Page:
A gender neutral term – another hot debate
Is using “guys” as a form of greeting gender neutral? For Dorothy Dalton absolutely not. It’s male coded.
I left a rather bland comment expressing surprise at the result, where 79% indicated they thought it was O.K.. That percentage has stayed reasonably consistent throughout the poll. My two-line comment in itself got 29 replies and added to a hot discussion.
Is “guys” as a form of greeting gender neutral? For me absolutely not. It’s male coded.
But many don’t see it that way and suggest that in our current times the term guys is now gender neutral.
Amy Diehl PhD explains in an article for Fast Company that prior to the 18th century, the English language had distinct pronouns for the second person singular and plural which were later dropped. This left modern English “without a pronoun to distinguish between “you” that refers to an individual person and “you” that refers to multiple people.”
Countries and regions have therefore come up with alternatives Diehl cites:
- y’all: U.S. South, West Indies, Alberta
- you lot: England
- you guys: is used in many regions of the United States and other English-speaking countries.
The term “guy” is rooted in England in 1605 when Guy Fawkes attempted to assassinate King James 1 A “guy” came to mean an effigy of Fawkes which is burned annually on 5th November. In the U.S it came to mean “man ” or “men”. Like cookies (biscuits) movie (film) cupcakes (fairy cakes) and ATM (cash point) Americanisms have slipped into English and the use of “guys” is one I respectfully suggest we don’t need to mean all present company. On both sides of the pond.
Using gender-coded language, even by women is an indication of the depth of embedded sexism in the dominant culture which is male-coded culture. Indeed, it’s not hostile, but if we addressed a mixed group with “Hi gals” or “Good morning ladies” I anticipate the reaction would be negative. Replacing “guys” with gender-neutral alternatives respects the entire audience, regardless of their gender preferences or status. Man does not mean “you”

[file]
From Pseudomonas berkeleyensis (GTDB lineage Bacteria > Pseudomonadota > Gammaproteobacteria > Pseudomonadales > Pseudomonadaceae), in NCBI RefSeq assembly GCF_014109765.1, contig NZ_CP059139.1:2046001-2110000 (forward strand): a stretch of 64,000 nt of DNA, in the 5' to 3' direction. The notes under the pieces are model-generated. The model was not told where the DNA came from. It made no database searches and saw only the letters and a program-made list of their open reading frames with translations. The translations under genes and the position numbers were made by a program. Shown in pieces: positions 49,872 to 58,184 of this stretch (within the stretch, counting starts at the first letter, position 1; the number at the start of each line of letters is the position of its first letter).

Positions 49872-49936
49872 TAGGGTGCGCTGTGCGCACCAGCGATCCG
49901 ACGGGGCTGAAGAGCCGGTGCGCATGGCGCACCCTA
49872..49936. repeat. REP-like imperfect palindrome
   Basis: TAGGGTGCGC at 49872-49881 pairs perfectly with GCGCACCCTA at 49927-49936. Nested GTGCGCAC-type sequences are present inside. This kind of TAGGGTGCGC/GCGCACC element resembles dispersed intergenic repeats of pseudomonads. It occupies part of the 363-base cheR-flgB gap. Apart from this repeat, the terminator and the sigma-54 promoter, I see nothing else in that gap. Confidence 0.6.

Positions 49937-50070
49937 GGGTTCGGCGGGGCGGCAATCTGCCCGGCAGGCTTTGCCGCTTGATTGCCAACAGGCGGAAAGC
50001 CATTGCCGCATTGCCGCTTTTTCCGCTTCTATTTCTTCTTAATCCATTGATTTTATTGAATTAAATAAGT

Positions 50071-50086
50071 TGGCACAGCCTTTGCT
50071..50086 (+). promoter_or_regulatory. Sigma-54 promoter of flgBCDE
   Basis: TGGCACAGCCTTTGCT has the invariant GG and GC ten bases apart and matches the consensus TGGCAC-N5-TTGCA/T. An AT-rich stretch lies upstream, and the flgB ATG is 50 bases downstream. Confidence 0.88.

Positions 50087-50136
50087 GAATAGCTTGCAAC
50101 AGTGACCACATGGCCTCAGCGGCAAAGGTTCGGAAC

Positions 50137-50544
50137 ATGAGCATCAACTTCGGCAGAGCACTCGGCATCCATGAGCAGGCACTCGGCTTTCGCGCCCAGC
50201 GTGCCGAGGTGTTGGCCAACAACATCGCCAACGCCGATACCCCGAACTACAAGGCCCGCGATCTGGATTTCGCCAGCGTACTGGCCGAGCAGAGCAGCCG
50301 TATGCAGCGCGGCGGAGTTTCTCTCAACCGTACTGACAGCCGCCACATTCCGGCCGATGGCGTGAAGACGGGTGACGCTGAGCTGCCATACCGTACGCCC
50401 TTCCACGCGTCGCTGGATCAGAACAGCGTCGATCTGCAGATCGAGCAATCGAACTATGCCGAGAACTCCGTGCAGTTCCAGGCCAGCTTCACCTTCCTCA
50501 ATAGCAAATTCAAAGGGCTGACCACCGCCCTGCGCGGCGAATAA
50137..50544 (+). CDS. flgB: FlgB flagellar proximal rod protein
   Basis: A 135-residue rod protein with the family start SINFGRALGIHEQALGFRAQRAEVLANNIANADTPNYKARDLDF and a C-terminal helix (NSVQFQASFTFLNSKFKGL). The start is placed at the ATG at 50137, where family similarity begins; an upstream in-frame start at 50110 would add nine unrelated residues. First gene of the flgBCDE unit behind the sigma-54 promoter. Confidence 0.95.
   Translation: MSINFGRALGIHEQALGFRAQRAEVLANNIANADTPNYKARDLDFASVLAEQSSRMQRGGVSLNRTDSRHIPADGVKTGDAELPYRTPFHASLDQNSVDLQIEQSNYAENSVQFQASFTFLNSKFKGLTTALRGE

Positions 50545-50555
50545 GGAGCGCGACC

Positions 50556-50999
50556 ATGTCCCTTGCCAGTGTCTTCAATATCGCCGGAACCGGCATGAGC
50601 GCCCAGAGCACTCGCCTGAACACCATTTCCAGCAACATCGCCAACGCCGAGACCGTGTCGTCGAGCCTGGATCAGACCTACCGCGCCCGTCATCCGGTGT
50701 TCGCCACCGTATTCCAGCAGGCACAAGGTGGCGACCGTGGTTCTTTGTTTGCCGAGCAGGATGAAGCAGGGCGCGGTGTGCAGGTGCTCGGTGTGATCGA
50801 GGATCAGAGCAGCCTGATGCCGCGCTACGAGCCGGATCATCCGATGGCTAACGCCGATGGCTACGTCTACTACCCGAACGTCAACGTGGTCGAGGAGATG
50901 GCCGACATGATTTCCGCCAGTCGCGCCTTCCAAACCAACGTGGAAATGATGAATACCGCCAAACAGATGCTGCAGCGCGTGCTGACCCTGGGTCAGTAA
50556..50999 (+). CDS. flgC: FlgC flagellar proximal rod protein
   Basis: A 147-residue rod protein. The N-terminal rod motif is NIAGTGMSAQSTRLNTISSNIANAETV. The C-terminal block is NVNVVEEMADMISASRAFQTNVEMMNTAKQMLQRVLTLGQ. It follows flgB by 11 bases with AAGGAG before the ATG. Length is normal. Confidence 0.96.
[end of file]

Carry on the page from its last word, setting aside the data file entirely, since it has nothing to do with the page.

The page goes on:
A 2011 study, suggests that subtle gender-exclusive linguistic cues can make women feel ostracized and encourages them to self de-select in professional environments. The research shows how women respond in mock interviews with a lower sense of belonging and less motivation when gender-exclusive language (he) as compared to interviews that used gender-inclusive (he or she) or gender-neutral language. Together, these studies show that ” subtle linguistic cues that may seem trivial at face value can signal group-based ostracism and lead members of the ostracized group to self-select out of important professional environments.”
It seems that shifting to gender-inclusive language supports an organisational culture that fosters belonging.
It’s really not complicated. Here are some suggestions “Good morning…
How to make a change
- Self-check – how inclusive is your own language? Do you have any blind spots? Get an accountability partner.
- Role model gender-neutral and inclusive language, especially if you are in a leadership role
- Create a call-out culture where everyone flags up lapses, however small. We all do it.
- Check-in on someone you feel may be negatively impacted.
The reality is that language matters and although it does evolve over time, it is something we can address instantly. Overhauling male-coded workplaces is costly and takes time. Making changes to our spoken language is free and immediate. It’s all about creating new habits and adopting a different mindset. These changes will eventually spill over to our written communication and corporate culture.
3Plus can help you create an inclusive company culture. Get in touch today!